Finally, we decided to update our existing codebase to support Java 8, and as a result, we modified our buildpacks (Bluemix and Heroku) to accommodate for this change. This took a couple of days but finally it was done.

So at the end of it all, loklak finally has a much needed feature with which you can experience it in a matter of seconds, and a way with which you can set up multiple servers in just a few minutes, to multiple platforms. We have plans for having a deployment to Azure as well, and will plan on implementing it in the days to come 🙂

Loklak Server just a click away – One Click Deployments

Know who tweeted the most!

It is obvious that all of us are curious to find out who is leading! My app, which is called ‘Twitter Leaderboard uses the search API provided by ‘Loklak’. Using my app you can collect the top five tweeters whose tweets contain the mentioned hashtag.

So here is a simple explanation of how ‘Twitter Leaderboard’ works. I built this app using AngularJS and the search API provided by Loklak. Primarily, I collected the tweets’ data and parse it for the required fields.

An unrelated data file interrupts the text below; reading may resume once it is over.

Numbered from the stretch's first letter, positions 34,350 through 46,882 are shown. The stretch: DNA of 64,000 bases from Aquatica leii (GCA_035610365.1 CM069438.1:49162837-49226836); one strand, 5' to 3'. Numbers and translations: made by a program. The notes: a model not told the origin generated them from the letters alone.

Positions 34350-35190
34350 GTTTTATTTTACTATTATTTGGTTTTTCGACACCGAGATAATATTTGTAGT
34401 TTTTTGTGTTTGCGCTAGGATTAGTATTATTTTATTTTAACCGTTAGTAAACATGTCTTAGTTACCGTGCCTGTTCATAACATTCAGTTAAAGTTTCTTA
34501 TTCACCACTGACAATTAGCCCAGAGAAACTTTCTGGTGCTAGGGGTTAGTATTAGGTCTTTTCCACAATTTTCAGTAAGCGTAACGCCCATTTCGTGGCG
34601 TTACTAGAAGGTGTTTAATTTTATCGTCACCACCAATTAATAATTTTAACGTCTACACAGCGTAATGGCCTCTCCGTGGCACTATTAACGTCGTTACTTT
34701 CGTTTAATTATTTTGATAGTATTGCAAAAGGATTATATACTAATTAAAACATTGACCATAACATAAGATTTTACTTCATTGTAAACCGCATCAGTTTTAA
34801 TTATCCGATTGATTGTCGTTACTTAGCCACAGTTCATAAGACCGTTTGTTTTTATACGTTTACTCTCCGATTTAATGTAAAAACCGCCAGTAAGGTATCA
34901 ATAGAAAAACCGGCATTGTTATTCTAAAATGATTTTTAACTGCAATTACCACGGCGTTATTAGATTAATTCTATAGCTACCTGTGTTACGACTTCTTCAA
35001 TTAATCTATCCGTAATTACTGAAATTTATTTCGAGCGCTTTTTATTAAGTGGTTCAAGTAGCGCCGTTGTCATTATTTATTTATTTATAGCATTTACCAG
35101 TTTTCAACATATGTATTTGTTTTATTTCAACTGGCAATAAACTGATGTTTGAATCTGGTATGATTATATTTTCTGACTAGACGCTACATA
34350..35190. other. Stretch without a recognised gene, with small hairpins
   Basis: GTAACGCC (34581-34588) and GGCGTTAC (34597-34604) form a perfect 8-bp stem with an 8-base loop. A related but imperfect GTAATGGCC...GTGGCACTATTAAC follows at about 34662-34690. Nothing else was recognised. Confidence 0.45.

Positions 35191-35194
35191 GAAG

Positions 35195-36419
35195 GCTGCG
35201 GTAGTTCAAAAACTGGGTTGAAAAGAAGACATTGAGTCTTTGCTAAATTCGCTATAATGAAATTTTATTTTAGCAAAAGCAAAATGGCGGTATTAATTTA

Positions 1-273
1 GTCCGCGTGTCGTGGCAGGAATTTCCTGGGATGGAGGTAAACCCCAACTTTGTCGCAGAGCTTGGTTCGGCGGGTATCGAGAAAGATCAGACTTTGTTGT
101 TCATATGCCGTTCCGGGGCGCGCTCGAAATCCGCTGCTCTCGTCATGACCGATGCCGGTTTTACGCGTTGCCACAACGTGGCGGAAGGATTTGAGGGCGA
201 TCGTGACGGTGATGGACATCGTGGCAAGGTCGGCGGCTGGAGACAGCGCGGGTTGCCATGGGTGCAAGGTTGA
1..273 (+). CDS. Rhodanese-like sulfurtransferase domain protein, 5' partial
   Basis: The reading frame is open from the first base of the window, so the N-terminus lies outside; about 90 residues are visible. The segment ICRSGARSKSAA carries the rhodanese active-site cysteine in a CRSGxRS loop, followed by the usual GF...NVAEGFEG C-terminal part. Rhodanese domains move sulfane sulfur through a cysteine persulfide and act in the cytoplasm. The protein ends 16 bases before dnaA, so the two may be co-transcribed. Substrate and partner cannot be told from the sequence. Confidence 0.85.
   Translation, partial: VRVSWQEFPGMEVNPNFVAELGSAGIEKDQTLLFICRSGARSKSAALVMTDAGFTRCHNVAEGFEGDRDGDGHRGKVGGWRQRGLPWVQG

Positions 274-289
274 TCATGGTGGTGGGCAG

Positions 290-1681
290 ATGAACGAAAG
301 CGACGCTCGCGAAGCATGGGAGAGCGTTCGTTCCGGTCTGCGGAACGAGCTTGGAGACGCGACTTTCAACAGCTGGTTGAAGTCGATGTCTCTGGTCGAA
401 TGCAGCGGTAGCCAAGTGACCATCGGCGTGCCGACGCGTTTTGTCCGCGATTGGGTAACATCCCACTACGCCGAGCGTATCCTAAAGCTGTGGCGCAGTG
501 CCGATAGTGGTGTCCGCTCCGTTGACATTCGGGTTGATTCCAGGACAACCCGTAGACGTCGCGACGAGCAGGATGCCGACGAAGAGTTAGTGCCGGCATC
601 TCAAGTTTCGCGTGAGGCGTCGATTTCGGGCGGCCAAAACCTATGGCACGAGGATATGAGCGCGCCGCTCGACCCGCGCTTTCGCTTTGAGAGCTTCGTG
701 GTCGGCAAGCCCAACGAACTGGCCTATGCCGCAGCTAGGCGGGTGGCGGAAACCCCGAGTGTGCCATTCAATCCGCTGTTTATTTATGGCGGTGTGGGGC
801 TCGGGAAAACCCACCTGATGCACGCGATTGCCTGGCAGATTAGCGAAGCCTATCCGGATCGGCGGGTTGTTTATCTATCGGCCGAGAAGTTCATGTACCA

The leader board needed to have the tweeter’s name along with their tweet count. Also ‘Twitter Leaderboard’ needed to allow its users to search for a tweet based on the hashtag supplied to it in a query. 

I wrote a small controller to make a HTTP request to the Loklak search API, and parse the retrieved object accordingly.  I parsed the required data in the following manner:

  • data.statuses //The status object containing the requested hashtag.
  • user = statuses[i].screen_name // Get all the screen names.
  • counts = {} //Counts object to store the number of tweets count for each name.

After parsing for the required data from the search results, we have to sort the names according to the tweets count.  And here we go the results are pushed to the front end and displayed.


Another way to improve the search result is by using the Search Aggregations. This feature helps you to get the count results in a better by scaling up the search result. It will help you to count up all the tweets which are indexed(More than a billion tweets). This feature will not consider remote search results. Therefore the remote search is switched off by “source=cache” and the search results are switched off with “count=0”. The request for aggregation is simply hidden in “fields=…” which names the fields where you want to have an aggregation. You can even reduce the result size by restricting your search to certain period of time.